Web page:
Sometimes the people who take care of the building are a little late in maintenance. Sometimes the same thing happens to the people who take care of International Space Station.
Two astronauts are preparing for a spacewalk this weekend to prepare for the next replacement of the 15-year-old solar arrays that have been installed on the International Space Station more than 20 years ago, according to NASA.
Aviation engineers Kate Robins and Victor Glover will exit the International Space Station for a spacewalk. They will assemble and install equipment for upcoming upgrades that will replace current degraded solar arrays and increase the plant’s available power from 160 kilowatts to 215 kilowatts, according to NASA. The SpaceX rocket is scheduled to present new arrays later this year.
This will be the third space walk for both astronauts.
“The crew in orbit this week are very busy,” flight director Marcus Flores said during a news conference on Wednesday. “They worked a lot to make sure all of their procedures were reviewed and their training was complete.”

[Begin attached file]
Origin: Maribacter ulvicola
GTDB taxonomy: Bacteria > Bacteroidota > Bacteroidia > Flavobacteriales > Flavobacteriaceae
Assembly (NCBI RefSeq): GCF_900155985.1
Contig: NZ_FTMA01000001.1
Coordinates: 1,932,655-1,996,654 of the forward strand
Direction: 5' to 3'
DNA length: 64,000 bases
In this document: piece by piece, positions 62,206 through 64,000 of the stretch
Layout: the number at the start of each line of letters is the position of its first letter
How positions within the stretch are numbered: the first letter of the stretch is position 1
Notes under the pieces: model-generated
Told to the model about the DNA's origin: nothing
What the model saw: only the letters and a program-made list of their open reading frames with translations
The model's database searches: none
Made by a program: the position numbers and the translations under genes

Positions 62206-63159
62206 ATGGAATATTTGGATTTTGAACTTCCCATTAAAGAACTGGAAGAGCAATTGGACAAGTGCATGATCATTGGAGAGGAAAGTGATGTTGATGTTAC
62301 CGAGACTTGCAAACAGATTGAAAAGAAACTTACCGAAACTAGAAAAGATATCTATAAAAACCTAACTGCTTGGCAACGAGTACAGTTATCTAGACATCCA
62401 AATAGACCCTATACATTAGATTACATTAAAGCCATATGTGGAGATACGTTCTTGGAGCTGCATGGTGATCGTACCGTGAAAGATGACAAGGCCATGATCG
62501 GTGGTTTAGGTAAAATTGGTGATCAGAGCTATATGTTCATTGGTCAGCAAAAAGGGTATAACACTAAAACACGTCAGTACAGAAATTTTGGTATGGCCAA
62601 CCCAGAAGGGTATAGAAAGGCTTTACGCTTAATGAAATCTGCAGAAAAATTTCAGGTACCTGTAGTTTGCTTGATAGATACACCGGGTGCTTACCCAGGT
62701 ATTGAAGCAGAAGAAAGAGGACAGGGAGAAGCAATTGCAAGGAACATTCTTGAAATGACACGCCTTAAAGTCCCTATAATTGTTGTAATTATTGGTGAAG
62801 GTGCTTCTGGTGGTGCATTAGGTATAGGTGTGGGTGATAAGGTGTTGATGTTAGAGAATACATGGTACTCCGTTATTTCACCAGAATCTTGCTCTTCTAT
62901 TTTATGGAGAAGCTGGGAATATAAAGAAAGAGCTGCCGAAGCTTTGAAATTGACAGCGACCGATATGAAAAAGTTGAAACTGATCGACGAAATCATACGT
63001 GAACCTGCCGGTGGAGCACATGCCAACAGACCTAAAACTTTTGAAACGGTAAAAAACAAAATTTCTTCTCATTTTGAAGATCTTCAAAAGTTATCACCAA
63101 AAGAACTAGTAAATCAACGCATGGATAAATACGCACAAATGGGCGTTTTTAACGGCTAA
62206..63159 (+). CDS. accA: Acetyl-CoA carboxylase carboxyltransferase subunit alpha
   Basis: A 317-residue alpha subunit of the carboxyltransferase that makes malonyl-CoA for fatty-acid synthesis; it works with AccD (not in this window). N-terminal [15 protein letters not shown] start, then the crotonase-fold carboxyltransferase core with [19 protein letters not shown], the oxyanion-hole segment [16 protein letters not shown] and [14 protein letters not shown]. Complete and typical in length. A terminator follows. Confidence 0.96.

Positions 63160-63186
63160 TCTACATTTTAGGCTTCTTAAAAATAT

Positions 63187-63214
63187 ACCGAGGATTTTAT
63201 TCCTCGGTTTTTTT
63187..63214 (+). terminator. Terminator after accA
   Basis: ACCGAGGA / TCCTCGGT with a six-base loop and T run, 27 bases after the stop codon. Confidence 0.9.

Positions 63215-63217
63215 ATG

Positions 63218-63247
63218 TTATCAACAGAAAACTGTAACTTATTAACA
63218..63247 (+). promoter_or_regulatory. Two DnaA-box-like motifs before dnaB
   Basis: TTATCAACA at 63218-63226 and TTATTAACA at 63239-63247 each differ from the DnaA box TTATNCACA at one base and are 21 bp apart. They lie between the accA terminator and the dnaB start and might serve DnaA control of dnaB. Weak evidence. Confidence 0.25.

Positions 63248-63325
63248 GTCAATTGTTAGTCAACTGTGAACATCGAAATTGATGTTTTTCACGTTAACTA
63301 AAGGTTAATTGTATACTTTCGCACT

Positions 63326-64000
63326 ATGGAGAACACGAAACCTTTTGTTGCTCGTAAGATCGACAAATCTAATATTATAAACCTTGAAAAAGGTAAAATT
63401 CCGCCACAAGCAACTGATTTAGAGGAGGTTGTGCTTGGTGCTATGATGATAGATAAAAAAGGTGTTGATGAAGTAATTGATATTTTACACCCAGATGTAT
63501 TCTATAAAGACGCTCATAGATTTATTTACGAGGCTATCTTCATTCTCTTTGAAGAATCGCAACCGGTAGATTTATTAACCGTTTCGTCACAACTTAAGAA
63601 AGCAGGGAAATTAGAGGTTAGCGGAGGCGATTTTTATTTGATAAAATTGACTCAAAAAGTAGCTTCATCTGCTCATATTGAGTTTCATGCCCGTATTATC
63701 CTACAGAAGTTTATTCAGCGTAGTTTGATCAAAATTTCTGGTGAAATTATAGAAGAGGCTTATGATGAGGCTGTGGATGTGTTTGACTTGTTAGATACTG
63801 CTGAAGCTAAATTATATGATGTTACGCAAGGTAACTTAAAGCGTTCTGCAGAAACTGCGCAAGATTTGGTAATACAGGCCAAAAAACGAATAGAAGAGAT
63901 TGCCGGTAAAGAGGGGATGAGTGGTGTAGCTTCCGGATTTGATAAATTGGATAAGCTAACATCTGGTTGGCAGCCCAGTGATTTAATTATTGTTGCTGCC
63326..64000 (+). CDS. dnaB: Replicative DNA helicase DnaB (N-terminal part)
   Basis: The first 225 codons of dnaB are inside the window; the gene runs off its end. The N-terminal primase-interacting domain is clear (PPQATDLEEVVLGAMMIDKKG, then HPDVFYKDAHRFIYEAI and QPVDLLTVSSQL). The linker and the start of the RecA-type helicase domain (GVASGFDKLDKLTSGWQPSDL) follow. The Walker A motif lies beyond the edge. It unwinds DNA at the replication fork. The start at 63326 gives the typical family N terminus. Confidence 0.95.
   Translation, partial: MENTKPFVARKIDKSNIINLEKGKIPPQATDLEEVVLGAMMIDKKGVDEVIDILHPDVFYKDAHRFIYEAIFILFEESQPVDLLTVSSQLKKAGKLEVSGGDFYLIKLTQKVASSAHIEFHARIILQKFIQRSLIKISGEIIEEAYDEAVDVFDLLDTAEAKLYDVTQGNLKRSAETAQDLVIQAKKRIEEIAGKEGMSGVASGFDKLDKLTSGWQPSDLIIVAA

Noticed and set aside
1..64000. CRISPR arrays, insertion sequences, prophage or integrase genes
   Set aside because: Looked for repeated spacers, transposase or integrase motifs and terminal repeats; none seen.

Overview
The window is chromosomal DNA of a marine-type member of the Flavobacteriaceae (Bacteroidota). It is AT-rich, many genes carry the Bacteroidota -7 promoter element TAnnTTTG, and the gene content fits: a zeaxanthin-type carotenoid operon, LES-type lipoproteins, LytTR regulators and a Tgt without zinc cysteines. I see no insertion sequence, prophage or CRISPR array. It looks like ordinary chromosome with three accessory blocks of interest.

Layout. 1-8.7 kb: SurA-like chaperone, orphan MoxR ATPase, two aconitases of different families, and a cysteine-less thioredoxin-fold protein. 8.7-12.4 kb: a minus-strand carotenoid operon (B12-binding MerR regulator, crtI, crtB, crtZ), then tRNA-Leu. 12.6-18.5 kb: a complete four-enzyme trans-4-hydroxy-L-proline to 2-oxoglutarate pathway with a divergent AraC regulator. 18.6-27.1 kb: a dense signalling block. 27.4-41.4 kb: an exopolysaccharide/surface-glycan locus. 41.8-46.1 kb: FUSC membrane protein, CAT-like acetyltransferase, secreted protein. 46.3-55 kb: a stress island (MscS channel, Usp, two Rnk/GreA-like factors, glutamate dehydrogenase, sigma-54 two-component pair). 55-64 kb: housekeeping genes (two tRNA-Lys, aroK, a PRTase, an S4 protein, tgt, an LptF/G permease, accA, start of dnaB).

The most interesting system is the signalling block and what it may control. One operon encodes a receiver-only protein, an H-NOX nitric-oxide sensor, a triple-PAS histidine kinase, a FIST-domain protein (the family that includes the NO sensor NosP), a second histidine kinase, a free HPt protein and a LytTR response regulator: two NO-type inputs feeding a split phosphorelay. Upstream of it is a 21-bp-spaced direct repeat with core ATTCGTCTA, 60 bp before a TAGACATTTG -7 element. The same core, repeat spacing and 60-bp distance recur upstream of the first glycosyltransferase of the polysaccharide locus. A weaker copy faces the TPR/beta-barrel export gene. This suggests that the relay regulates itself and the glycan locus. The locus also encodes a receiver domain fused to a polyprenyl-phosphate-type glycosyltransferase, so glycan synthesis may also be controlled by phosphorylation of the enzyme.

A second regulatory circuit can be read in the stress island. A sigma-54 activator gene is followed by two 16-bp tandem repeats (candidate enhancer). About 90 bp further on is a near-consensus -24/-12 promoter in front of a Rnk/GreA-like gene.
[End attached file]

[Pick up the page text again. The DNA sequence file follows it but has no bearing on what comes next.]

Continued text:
The astronauts are due to be discharged at around 6 a.m. EST on Sunday. The space walk is expected to last about six and a half hours.
Sunday’s spacewalk is the first of two upcoming spacewalks scheduled for the International Space Station. On March 5, Robins will head out again with Japanese astronaut Soichi Noguchi to vent ammonia, among other missions. They will also install a “hardener” on the heatlock cover.
These will be the space walks No. 235 and 236 of the International Space Station.
While some astronauts were on board the International Space Station preparing for upcoming spacewalks, others were busy unloading the four tons of cargo that had arrived on the Northrop Grumman Signs resupply ship, according to NASA. The equipment delivered to the station includes supplies and new scientific devices such as freezers for biological samples and other equipment.